FTC Wants to Penalize Firms for Onerous Call-to-Cancel Subscriptions

From a Wall Street Journal story by Katie Deighton headlined “FTC Proposed Penalizing Firms for Onerous Call-to-Cancel Subscriptions”:

The Federal Trade Commission is proposing a new rule requiring companies to offer an easy click-to-cancel option for subscriptions.

The proposal forms part of the FTC’s efforts to clamp down on companies that operate burdensome subscription cancellation practices, including “click to subscribe, call to cancel” systems.

The FTC wants companies to make it as easy for customers to cancel recurring payments as it is to sign up, commission Chair Lina Khan said. Consumers often get stuck paying for auto-renewing contracts because they are forced by companies to sit on lengthy phone calls to cancel subscriptions, while signing up requires just a few clicks online.

The rule also would clean up the competitive landscape for businesses and provide them with a level set of rules to follow, Ms. Khan said.

“Once you allow companies to basically engage in deceptive tactics, it creates an incentive across the market,” she said. “We think this will also be good for honest businesses that don’t actually want to engage in these tactics in the first place.”

The proposal comes as more companies offer memberships and subscriptions to supplement or bolster their revenue. Consumers who signed up for one or two recurring payments for services such as gyms and newspaper deliveries in the past can now find themselves locked into countless subscriptions for streaming platforms, airlines, food delivery services and even daily tacos.

But while the subscription economy has matured, some companies still use opt-out mechanisms that are seen by many as deliberately tricky and time-consuming for customers to navigate. The call-to-cancel technique, for example, requires customers to track down an often-obfuscated phone number, wait for an agent and listen to a sales pitch before confirming they want to cancel.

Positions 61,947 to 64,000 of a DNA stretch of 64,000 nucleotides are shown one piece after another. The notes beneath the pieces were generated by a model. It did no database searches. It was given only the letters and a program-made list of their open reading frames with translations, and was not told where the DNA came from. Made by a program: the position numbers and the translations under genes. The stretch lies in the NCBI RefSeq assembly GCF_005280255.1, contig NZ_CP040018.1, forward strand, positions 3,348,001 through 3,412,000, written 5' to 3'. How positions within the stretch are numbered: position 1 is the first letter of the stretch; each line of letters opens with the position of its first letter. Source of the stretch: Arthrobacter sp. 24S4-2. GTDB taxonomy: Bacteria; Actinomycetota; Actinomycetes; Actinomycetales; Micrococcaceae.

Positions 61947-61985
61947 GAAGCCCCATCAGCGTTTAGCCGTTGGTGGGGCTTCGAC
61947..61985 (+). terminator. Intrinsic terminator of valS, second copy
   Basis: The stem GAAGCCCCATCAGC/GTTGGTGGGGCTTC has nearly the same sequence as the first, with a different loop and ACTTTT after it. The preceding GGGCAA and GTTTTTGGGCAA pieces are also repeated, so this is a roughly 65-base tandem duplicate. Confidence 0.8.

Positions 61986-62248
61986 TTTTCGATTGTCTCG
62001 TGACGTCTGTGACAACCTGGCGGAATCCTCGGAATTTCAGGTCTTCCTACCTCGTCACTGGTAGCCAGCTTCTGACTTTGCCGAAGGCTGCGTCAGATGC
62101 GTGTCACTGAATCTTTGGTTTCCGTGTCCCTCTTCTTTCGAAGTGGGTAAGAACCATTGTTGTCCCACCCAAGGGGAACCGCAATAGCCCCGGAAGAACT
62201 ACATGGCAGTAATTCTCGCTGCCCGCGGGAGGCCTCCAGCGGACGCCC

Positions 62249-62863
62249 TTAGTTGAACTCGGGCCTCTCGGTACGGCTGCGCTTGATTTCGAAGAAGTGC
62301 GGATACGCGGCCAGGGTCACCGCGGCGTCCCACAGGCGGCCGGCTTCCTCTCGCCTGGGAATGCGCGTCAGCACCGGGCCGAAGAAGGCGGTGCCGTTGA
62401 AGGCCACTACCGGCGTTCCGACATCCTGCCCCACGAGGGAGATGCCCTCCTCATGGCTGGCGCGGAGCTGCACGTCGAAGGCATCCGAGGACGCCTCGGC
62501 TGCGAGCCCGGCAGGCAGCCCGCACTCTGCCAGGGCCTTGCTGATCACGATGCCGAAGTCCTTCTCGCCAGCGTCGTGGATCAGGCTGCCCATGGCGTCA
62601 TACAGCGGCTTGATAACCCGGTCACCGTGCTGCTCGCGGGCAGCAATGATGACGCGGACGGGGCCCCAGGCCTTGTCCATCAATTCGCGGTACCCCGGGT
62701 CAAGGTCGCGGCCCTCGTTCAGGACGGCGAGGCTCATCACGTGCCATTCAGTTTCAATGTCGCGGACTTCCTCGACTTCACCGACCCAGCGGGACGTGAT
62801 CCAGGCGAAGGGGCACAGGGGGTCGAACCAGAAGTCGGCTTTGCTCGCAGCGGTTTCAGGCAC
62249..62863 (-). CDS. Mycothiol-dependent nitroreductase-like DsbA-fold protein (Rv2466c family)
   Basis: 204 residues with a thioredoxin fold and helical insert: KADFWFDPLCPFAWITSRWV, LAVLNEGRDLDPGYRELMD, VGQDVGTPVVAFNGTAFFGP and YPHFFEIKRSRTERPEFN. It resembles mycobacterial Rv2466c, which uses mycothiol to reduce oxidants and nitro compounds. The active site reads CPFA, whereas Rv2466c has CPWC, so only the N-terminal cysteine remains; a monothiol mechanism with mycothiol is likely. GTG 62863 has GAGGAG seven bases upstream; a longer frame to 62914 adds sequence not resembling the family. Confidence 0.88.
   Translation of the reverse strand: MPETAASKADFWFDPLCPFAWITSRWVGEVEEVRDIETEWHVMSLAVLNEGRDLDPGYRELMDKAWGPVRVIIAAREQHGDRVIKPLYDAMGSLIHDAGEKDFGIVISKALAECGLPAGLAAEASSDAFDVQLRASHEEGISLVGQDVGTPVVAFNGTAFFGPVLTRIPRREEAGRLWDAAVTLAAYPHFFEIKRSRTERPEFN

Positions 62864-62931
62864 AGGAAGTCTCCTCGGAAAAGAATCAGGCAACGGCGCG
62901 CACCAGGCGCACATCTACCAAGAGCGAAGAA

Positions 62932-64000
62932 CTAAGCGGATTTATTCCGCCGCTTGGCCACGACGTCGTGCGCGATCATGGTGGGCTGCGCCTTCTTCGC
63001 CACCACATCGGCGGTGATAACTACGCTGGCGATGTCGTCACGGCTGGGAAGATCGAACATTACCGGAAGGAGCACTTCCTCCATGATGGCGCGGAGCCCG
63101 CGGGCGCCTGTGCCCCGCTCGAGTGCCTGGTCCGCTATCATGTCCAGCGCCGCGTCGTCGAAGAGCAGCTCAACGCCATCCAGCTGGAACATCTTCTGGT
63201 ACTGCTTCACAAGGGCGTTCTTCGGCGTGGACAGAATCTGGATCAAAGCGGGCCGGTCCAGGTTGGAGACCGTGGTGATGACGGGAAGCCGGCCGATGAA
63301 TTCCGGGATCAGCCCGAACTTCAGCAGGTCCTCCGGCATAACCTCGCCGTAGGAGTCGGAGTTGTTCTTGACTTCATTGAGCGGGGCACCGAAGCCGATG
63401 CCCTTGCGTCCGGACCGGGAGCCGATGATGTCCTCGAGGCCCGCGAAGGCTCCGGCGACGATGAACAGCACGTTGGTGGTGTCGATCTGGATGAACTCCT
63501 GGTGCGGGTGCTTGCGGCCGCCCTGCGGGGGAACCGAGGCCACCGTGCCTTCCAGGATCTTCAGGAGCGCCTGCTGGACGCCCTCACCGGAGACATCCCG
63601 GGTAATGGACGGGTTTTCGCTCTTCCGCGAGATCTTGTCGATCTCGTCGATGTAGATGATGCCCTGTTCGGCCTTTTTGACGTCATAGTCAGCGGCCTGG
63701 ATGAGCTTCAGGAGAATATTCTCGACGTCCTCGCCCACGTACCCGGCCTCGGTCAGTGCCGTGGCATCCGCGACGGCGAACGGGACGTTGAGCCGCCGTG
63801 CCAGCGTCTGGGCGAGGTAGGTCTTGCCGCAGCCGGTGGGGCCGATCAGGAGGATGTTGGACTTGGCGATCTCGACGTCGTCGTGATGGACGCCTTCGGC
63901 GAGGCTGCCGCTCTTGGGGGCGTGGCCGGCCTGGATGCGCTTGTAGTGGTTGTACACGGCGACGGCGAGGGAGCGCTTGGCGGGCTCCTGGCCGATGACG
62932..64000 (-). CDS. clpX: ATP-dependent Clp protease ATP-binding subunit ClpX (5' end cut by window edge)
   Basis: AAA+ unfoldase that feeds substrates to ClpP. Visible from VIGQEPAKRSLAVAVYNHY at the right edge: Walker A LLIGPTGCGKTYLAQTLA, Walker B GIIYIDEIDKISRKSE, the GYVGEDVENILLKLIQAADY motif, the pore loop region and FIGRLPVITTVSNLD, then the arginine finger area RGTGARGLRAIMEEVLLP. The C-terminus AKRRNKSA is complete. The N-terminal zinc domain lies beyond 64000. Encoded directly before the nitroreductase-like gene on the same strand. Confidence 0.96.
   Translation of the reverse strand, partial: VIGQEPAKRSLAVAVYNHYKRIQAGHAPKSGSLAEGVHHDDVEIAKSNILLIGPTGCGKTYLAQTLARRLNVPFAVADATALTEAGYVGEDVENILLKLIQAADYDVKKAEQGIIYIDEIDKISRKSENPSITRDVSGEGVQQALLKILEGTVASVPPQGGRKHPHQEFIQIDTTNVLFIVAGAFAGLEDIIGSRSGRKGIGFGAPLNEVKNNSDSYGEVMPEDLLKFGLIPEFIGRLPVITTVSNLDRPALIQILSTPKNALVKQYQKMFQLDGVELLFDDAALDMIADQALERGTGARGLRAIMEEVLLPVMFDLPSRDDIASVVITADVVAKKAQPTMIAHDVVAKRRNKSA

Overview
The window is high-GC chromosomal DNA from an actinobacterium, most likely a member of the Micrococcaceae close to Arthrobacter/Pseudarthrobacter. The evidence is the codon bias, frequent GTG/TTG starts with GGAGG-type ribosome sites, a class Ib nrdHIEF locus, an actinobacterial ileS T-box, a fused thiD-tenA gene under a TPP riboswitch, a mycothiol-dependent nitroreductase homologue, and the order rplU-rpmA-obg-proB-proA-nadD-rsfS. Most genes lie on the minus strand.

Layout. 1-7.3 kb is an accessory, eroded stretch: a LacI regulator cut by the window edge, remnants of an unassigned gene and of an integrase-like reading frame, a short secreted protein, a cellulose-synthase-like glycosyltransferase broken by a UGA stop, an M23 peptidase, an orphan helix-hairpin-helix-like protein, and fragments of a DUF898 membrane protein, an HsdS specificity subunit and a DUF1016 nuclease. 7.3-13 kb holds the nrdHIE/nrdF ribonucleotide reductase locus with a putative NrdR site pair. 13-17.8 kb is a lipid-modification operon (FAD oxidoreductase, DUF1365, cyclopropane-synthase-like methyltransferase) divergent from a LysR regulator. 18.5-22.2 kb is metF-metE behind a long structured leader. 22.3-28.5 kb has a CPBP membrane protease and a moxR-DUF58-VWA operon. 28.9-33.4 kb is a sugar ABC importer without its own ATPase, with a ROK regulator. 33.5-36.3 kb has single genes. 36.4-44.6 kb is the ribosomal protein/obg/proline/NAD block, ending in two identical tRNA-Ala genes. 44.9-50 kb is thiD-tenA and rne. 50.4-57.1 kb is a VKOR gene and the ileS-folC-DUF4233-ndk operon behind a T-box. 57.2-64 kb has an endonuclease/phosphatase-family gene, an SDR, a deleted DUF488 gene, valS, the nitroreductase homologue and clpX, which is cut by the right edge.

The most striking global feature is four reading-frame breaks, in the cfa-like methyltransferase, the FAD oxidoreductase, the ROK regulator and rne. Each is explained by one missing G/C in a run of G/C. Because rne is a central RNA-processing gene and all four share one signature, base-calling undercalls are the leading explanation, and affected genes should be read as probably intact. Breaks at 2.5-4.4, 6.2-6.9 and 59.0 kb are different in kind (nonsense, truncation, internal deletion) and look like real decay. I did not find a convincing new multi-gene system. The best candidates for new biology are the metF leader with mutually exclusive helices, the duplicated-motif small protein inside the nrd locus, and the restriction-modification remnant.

The boom in subscriptions has “created more opportunity for mischief” when it comes to tricky cancellation procedures, Ms. Khan said.

“That’s why it also felt especially urgent for us to be addressing this head on,” she said.

Some companies say they are already moving away from the call-to-cancel model.

Satellite service DirecTV LLC is testing a click-to-cancel mechanism for its streaming service customers, an option it plans to roll out in the coming weeks, a company spokesman said. Those customers previously had to speak to a representative on the phone or web chat to cancel, he said.

The “click-to-cancel” plan forms part of a package of proposed changes to the FTC’s Negative Option Rule, which was introduced in 1973 to monitor the practice of charging for goods or services when a customer fails or forgets to reject an offer or cancel an agreement, including a subscription.

The agency said it filed 17,427 complaints under the rule in 2022, up from 16,020 in 2021. Consumers routinely complain about getting tricked into signing up for recurring payments in the first place, as well as not being able to get out of them.

The FTC hopes to modernize and strengthen its rules governing negative option marketing. Other proposals alongside the easy online cancellation condition include a requirement to send an annual reminder to consumers enrolled in programs involving anything other than physical goods before they are automatically renewed, and an option for consumers to opt out of hearing about additional offers or better deals when trying to cancel.

Companies that violate the updated rules would be subject to civil penalties, Ms. Khan said. The FTC would also redress customers who were harmed by the tactics, which are sometimes referred to in design circles as dark patterns, she added.

The FTC has already come down on companies it considers to have engaged in deceptive subscription practices, while some states have enacted laws to ban irksome cancellation tactics.

A California law requiring that companies let customers cancel subscriptions online without “engaging any further steps that obstruct or delay the consumer’s ability to terminate immediately” went into effect last July, reinforcing an existing rule that stipulated customers who sign up to a subscription online must be able to cancel online.

Colorado, meanwhile, mandates that companies providing automatic renewal contracts should “provide a simple, cost-effective, timely, easy-to-use, and readily accessible mechanism for canceling an automatic renewal contract or trial period offer,” illustrated as a one-step cancellation link.


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